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Thursday, April 25, 2024

How to start growing your own food

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Starting a garden, farm or growing food can become a journey of self-sustainability with many lifetime benefits.

“I think getting your hands in the dirt, there’s something about reconnecting with the Earth. When you’re gardening, you’re going to be outside, you’re going to be in the sun, you’re going to be getting fresh air, you’re going to be interacting with animals, even insects and things of that nature, and I think it just connects us back to the Earth,” said Sylvester Friend, one of the farmers behind Prairie Hills Farm – a farm in Selma, Indiana – on the benefits of growing your own food.

Friend started Prairie Hills Farms with his wife Sabrina in 2021, but the farm’s roots started with their home garden in 2018. At that time, Friend and his family moved from Michigan to Georgia for work, and he said he decided to start a garden after talking to his wife one day.

He started it on the balcony of his house, growing the vegetables they already ate and cooked. Then, an experience with the food they grew drove his family to become serious about growing and gardening.

“One time when I was away from home for work, my wife needed bell pepper, and we had two little girls at the time, and she was just like, ‘I don’t really feel like packing the kids up, going to the grocery store and all that,’ and then that’s when she was like, ‘Oh, well, I think there’s bell pepper out on the deck.’ So, she went out to the deck and got a bell pepper. Something was so different about dinner when we were talking about it that night, and she was like, ‘It was the bell pepper. It was so fresh,’ and she was just ranting and raving about how good it was. That’s really what was the beginning of our growing, our gardening journey,” Friend said.

From there, they started to grow their garden organically as time passed until they moved to Indiana to support the space needed to sustain their food. Prairie Hills Farms now sells fresh produce, whole chickens, eggs, goats and honey made from their bees.

Friend knows the benefits of a garden from a life of experience.

“It was apparent that the food was different. The meat tasted different. The vegetables were fresh and crisp for a lot longer, and they just tasted different. So, you could truly tell immediately that farm-fresh food just had a different taste, a different flavor, and it was more pronounced,” Friend said.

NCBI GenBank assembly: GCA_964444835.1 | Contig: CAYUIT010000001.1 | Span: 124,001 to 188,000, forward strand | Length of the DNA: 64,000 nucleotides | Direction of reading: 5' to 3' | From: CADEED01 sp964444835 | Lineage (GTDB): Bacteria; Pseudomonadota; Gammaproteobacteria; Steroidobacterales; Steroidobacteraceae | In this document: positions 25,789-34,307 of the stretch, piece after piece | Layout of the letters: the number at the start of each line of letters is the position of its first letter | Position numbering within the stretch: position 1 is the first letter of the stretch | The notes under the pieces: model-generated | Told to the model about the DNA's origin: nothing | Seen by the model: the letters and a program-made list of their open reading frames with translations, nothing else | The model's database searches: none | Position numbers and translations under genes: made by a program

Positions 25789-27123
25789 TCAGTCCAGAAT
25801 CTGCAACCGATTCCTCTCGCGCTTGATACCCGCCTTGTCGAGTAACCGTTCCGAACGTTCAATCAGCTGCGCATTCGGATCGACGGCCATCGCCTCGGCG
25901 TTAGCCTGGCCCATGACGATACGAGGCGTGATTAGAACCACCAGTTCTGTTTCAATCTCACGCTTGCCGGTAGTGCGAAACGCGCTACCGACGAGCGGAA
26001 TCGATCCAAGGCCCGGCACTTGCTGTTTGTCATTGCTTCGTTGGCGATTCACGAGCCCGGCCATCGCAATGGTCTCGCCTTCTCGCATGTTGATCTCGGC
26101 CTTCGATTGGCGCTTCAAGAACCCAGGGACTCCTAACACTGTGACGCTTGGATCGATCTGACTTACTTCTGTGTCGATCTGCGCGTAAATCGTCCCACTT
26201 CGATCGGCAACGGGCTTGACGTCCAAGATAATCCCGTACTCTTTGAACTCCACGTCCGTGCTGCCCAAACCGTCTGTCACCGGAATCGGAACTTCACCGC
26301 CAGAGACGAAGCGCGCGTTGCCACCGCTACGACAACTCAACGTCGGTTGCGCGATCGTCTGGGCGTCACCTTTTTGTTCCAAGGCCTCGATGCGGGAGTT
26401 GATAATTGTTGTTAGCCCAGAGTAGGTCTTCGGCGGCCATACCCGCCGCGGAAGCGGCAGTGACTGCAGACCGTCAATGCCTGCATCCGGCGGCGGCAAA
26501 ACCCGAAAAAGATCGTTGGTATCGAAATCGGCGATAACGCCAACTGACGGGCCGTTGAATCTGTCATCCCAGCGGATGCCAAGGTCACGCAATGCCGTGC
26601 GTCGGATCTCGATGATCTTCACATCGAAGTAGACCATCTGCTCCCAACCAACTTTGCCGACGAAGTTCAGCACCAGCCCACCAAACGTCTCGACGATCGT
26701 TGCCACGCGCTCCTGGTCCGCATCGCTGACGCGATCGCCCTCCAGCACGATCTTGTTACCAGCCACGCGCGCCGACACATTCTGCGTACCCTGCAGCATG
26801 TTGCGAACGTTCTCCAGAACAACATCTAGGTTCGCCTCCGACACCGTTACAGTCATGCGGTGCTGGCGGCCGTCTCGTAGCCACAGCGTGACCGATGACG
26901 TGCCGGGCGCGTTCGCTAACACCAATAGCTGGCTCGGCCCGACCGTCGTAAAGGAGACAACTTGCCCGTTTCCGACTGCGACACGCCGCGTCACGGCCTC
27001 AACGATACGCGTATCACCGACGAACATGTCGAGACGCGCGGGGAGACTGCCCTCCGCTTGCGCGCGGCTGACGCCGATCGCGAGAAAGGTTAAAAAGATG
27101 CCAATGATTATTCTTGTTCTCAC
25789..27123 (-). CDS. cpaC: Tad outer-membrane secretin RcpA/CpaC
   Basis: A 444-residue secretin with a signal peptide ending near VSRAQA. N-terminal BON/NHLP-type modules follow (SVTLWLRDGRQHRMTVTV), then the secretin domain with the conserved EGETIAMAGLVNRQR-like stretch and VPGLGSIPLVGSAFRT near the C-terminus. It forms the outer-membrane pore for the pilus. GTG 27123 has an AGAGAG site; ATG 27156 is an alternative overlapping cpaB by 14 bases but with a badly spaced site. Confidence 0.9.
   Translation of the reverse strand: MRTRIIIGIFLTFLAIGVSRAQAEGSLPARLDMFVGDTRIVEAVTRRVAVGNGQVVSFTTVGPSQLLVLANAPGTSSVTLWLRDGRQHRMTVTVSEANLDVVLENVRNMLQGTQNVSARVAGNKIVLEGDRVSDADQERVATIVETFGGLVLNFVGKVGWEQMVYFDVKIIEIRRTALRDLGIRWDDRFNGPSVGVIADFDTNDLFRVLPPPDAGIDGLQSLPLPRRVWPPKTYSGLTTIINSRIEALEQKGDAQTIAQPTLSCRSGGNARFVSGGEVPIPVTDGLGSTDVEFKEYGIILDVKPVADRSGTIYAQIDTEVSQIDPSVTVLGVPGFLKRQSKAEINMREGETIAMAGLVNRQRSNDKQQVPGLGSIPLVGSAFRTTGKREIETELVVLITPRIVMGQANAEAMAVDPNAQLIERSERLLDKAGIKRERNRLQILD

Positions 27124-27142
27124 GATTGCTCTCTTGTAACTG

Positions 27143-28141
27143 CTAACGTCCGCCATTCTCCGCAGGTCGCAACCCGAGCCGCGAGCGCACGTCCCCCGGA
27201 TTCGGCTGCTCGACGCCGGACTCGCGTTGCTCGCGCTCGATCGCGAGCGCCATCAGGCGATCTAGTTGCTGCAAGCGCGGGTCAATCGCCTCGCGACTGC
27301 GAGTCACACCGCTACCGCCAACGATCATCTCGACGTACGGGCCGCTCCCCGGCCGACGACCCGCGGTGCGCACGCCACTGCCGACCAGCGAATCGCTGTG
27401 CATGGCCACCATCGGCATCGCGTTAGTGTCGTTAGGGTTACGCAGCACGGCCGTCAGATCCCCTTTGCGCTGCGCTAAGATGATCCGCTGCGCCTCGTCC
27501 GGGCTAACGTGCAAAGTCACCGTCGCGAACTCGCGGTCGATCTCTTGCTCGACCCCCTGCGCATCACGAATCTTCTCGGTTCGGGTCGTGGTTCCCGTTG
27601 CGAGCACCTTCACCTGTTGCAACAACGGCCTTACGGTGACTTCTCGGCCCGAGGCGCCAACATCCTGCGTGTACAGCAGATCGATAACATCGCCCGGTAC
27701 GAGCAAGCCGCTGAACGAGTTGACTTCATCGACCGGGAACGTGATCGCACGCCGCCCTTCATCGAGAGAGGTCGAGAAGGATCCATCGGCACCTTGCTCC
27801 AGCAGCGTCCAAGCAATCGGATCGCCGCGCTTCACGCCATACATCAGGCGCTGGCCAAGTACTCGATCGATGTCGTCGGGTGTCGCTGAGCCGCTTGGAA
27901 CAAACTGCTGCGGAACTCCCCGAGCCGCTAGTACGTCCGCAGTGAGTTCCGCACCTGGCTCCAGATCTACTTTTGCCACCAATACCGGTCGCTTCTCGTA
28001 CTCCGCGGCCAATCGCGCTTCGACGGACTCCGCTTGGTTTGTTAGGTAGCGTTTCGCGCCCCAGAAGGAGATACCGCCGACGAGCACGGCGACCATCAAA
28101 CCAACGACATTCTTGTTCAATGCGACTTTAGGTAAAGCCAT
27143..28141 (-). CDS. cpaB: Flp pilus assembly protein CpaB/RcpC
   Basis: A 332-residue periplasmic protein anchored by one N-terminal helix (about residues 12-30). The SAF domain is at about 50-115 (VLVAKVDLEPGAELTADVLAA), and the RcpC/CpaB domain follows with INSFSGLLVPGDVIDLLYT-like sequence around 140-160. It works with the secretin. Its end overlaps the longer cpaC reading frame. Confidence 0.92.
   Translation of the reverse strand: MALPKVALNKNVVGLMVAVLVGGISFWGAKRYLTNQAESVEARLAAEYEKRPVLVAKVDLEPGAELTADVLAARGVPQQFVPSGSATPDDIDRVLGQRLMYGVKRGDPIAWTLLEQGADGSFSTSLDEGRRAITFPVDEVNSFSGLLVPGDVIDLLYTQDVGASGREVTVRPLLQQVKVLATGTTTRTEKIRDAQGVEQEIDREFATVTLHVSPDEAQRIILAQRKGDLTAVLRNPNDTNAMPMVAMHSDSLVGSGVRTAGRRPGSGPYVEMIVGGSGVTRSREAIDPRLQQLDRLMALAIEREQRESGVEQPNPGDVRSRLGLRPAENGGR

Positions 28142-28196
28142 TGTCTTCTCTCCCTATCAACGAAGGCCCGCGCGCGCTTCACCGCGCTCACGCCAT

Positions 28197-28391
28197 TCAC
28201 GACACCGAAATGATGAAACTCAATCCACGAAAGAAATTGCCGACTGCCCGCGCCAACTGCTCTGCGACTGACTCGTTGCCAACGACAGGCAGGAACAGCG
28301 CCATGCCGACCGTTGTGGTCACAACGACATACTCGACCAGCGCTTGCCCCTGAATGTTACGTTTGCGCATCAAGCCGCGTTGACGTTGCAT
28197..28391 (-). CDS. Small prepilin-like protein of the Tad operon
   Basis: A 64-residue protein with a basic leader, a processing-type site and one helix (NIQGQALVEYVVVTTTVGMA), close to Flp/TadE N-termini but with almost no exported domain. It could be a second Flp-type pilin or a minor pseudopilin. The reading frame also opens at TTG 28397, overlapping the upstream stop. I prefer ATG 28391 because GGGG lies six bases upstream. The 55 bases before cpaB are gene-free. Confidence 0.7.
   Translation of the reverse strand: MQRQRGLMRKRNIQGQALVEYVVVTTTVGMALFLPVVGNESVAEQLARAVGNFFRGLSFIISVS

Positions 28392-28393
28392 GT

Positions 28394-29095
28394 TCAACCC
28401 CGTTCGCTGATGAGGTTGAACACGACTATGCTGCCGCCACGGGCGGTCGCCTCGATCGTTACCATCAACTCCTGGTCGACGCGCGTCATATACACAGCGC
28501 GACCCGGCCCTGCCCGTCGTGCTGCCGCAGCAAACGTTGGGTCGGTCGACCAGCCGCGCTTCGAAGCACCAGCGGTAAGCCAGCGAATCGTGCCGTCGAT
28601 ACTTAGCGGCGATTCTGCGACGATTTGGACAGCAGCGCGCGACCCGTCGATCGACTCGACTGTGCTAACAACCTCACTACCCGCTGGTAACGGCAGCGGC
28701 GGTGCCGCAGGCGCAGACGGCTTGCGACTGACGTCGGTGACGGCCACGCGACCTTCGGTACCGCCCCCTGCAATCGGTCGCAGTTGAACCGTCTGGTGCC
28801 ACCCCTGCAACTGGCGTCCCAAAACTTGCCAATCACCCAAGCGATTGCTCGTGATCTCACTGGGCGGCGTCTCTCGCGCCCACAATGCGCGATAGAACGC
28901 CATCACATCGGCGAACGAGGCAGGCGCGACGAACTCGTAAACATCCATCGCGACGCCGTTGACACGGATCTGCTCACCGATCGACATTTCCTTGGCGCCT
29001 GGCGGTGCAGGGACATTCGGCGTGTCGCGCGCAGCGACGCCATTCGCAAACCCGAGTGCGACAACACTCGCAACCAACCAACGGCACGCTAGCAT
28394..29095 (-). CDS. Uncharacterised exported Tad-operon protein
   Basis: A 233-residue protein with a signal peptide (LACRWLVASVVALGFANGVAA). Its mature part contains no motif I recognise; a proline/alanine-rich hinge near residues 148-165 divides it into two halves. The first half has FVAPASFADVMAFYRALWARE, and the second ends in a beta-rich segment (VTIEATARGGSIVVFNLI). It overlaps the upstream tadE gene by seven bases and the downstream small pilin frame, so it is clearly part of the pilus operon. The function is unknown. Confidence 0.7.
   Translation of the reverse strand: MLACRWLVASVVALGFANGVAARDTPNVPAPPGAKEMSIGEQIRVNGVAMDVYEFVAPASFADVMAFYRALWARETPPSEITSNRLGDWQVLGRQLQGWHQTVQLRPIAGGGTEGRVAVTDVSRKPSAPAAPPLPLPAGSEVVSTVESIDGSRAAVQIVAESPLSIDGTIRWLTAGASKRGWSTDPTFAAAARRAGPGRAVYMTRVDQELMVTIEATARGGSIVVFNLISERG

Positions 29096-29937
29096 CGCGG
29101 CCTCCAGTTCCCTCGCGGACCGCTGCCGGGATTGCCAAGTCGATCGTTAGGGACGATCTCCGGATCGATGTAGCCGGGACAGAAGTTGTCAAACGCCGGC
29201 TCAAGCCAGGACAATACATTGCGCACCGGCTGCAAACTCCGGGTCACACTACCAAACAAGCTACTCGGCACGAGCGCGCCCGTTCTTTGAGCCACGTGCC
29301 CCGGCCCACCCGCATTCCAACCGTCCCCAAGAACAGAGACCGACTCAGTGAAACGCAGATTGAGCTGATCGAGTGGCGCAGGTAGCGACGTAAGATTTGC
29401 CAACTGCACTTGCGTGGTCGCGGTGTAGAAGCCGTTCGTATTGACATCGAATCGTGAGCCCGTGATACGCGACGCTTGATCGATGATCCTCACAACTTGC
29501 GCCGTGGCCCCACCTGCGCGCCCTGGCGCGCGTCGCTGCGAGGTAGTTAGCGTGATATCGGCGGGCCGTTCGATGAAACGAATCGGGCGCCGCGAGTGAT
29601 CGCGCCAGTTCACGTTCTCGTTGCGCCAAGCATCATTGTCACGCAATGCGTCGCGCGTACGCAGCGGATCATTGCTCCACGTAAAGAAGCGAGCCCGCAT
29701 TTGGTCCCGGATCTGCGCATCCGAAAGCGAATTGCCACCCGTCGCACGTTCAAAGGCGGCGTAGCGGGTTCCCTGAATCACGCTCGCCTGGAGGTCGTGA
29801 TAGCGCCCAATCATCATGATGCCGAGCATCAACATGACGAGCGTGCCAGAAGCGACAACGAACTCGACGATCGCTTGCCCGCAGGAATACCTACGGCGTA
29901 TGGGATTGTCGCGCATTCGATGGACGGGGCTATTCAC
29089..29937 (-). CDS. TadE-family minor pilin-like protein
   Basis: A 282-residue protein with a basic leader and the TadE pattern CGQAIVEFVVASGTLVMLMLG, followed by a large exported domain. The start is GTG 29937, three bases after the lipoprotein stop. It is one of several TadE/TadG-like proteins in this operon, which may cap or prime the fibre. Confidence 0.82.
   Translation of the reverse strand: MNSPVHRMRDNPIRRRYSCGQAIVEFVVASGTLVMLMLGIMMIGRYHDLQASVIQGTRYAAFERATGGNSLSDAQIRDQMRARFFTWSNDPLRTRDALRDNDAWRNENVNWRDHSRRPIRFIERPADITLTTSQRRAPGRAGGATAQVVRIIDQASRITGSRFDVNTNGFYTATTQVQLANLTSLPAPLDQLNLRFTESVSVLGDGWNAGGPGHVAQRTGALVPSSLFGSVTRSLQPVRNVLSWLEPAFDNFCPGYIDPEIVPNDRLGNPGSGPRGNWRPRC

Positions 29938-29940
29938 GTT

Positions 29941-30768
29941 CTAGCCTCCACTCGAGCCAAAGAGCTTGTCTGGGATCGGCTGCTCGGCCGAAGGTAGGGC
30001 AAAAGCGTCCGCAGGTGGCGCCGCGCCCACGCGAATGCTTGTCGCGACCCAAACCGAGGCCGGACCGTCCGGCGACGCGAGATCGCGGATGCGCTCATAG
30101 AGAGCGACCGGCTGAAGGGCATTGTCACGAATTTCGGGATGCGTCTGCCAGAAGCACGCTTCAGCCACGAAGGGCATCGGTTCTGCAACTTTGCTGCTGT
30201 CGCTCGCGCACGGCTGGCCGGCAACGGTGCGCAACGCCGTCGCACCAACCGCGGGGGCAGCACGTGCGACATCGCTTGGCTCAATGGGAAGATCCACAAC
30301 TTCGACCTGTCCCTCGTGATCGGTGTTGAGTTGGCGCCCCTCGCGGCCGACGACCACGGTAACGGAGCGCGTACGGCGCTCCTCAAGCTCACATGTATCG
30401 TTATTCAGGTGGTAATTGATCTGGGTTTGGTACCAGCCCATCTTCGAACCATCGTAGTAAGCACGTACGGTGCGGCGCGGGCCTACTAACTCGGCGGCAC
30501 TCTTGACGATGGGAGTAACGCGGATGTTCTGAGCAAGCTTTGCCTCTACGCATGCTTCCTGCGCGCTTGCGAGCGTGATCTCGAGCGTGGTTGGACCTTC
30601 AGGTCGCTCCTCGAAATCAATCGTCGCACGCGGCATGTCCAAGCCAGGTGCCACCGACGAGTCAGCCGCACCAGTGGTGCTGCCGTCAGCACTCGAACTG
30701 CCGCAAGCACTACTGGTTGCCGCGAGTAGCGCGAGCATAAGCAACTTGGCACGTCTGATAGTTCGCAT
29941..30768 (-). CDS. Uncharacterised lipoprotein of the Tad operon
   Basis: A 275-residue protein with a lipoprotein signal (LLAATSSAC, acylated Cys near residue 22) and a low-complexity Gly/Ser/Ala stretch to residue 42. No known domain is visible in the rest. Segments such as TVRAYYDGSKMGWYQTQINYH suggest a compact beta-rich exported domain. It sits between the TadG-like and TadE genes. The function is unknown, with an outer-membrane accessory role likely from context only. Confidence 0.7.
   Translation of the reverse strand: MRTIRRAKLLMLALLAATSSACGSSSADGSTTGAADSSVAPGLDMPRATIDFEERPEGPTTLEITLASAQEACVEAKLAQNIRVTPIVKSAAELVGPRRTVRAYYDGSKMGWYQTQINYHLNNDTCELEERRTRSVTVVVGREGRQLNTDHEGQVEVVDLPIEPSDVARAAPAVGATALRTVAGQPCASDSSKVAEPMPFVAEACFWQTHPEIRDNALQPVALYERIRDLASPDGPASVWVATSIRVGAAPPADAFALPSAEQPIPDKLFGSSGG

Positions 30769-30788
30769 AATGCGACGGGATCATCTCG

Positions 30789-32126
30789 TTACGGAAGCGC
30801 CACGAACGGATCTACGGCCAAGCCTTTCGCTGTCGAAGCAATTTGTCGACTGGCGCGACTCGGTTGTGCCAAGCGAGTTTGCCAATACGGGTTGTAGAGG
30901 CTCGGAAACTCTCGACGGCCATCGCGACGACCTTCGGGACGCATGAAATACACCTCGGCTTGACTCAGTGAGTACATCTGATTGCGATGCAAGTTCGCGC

He also emphasized the physical and mental benefits of going outside, being in the sun and interacting with Earth.

Eric Brown has been gardening since he was two years old. While he said gardening allows him to cut down on grocery store purchases, it is the mental benefit of gardening that he feels matters most. 

“That’s kind of how I get away from the things that I have to deal with on a daily basis. When I get out in the garden, and I intentionally don’t wear gloves because I want to touch the soil, whatever is going on, for that hour or two, it goes away,” Brown said.

His garden is 4 feet by 12 feet and contains many greens, including collard greens, mustard greens and broccoli. It may not be a farm, but it produces enough food for him to share with his neighbors. Brown says it does not take a lot to make a lot when growing your food.

Friend and Brown shared tips for people who are just getting started with gardening.

Friend recommends having a plan before you start because there are so many things about gardening you cannot control. He also recommends starting small with the foods you already like to eat.

Brown also recommends starting small and learning what does and does not grow during the current season.

However, or whenever the beginning is, Friend and Brown both said growing food can be a great way to feed your physical and mental self with healthy, safe options.

Contact Racial Justice Reporter Garrett Simms at 317-762-7847.

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